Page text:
GPS navigation is something that has become very complex, yet millions of consumers everyday make use of the technology. Users take for granted how the technology works, as they expect to only switch on their device and navigate to a point. But how does a navigation company like TomTom gather their data and turn that into a fully-functioning map?
TomTom maps are built in layers containing various types of information. Starting with the base layer, millions of nodes are placed alongside each other containing the Global Positioning System (GPS) co-ordinates of all of the unique points of the area covered.
A next layer of lines are then drawn over these representing the roads, rivers, rails and other geographical features. Next attributes values providing detailed classifications of each individual feature are assigned including the road names, route numbers but also complex information like turn (manoeuvres), speed and vehicle restrictions.
A point of interest or services layer containing e.g. schools and hospitals are then built on top of this followed by the ‘real measured road speeds’ provided by IQ routes and finally TomTom HD Live Traffic services.
The initial data gathered is from satellite and aerial imagery, local authorities and via the mobile field survey workforce, as well as geo-referenced data from the TomTom mobile mapping vans, all contributing to the many factors of the collated information. Community feedback from TomTom consumer devices via the MapShare technology provide input on changes in the real-world which can be verified against reference source material.
One of the main sources of mapping data is collected from the mapping vans. The vans are kitted out with cameras, lidar sensors, gyroscopes, redundant computer systems and very accurate differential GPS. All these devices record their information to a redundant hard disk which provides complete geo-referenced data to the map centre.
The vans are also fitted with sensors on the wheels to determine the distance travelled as well as gyroscopes to record the change in direction of the van providing movement records. This is particularly useful for underground road networks, car parks and other places where GPS signals are challenged.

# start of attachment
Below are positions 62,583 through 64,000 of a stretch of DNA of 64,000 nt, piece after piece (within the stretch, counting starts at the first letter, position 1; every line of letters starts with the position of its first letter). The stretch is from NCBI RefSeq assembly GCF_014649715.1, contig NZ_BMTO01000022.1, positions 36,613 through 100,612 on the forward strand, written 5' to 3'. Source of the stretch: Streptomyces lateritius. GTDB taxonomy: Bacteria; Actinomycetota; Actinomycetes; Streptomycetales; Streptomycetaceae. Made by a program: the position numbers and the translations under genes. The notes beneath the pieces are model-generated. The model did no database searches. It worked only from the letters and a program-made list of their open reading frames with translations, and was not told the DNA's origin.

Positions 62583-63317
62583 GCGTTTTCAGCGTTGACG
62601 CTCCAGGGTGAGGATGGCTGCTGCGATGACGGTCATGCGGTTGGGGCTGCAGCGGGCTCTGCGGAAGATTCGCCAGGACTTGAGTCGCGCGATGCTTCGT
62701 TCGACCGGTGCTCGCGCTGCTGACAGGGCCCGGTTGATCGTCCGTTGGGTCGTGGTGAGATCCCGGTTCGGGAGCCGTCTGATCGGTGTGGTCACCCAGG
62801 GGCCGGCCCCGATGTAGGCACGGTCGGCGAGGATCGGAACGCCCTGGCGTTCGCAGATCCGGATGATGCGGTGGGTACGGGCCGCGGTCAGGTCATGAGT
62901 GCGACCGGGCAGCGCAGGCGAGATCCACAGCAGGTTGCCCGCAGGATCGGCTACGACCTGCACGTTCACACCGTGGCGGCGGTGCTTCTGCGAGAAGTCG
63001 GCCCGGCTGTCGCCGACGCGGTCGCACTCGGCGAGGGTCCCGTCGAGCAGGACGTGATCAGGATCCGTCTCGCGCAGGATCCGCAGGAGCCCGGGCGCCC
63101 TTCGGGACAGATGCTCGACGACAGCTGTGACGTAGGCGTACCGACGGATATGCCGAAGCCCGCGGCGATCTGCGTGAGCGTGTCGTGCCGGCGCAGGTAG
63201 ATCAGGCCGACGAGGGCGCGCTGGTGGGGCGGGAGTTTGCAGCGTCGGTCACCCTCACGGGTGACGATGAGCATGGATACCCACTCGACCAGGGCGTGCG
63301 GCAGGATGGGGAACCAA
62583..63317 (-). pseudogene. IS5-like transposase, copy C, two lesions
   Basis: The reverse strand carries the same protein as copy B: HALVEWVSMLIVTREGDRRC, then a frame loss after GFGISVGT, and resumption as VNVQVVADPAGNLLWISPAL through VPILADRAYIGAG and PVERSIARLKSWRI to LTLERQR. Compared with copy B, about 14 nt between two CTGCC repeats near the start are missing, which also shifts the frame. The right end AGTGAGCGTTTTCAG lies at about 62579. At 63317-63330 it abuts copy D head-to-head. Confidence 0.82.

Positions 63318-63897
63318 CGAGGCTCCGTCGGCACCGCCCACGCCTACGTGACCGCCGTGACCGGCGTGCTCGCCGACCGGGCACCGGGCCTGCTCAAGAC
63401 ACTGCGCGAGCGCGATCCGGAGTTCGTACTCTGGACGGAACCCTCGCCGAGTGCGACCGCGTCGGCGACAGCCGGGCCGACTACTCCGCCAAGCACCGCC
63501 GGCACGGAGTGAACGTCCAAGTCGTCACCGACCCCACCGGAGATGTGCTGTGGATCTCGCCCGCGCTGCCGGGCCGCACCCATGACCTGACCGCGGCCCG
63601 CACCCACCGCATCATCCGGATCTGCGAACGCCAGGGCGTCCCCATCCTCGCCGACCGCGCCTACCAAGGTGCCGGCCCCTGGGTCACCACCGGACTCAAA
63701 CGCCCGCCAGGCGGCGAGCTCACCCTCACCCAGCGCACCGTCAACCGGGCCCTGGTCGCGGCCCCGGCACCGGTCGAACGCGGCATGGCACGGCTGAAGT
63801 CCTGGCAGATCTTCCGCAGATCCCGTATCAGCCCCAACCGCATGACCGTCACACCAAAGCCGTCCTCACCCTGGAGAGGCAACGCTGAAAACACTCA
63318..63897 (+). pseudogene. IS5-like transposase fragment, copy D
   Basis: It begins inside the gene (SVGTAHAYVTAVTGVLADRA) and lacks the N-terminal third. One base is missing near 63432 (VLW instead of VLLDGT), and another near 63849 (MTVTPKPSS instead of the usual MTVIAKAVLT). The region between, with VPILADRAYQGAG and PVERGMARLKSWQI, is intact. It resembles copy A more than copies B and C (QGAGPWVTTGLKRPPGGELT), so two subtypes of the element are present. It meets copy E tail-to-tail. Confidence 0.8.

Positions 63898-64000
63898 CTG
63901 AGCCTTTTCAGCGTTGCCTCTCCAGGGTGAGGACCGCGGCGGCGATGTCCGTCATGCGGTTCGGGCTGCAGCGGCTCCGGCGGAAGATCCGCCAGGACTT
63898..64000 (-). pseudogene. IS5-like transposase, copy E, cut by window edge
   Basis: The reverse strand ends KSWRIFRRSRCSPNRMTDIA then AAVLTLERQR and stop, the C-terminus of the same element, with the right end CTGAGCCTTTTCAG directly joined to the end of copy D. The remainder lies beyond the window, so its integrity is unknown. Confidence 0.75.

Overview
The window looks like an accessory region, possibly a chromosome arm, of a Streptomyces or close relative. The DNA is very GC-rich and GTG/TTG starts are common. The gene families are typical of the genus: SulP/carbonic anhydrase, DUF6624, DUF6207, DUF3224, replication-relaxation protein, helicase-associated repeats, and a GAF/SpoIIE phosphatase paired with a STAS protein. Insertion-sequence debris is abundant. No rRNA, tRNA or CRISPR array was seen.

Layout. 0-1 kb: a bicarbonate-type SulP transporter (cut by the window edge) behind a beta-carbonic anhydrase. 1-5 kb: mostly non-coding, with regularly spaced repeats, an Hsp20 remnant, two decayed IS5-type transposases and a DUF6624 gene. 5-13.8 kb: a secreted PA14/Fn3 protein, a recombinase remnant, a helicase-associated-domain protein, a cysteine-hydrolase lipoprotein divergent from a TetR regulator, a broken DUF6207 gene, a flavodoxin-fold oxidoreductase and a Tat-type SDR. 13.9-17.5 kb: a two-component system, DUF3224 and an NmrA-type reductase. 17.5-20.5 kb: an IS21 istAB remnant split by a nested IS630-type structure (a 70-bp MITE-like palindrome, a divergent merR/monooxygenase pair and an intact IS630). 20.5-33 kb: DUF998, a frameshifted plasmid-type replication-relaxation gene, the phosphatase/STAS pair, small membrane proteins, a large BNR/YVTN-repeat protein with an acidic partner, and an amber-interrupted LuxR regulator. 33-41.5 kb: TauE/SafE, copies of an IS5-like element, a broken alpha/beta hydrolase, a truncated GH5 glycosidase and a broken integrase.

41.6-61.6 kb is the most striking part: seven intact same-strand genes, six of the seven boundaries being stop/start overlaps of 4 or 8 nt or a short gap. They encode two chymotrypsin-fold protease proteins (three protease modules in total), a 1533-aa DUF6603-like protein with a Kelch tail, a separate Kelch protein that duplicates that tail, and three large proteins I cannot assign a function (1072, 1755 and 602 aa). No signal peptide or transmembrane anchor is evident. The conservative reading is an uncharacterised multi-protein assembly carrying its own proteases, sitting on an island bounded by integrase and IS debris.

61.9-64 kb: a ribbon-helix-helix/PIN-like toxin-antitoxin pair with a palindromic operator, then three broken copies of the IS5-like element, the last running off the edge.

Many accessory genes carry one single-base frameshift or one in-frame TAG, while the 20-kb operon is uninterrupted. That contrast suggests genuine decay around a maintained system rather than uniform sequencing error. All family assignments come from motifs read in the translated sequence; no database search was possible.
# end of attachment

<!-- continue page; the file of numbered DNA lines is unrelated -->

Back at the map centre, all this information is fed into the inhouse developed Cartopia programme giving the editor an overall life-like view of the surroundings. The cameras capture images every eight metres on city roads and every ten metres on highways with a 360° view of all road signs and roadside features.
All images that are captured are all for internal use only so no privacy issues are involved. Six photos are taken every eight metres which amounts to 750 photos taken every kilometre. With the volume of images that need to be processed, image recognition software is used to select good quality imagery such as road signs and speed limits, which is then automatically applied to the database.
The map editor works with a number of layers to assist with determining the correct mapping information. A basic aerial or satellite image covered by GPS traces from the probe vehicles enables an accurate map to be plotted out, even without a van visiting the location.
This mapping data is used in TomTom’s personal and in-car navigation devices and provides various solutions for different markets such as logistics, banking, telecommunications, insurance, medical, government sectors and defence industries.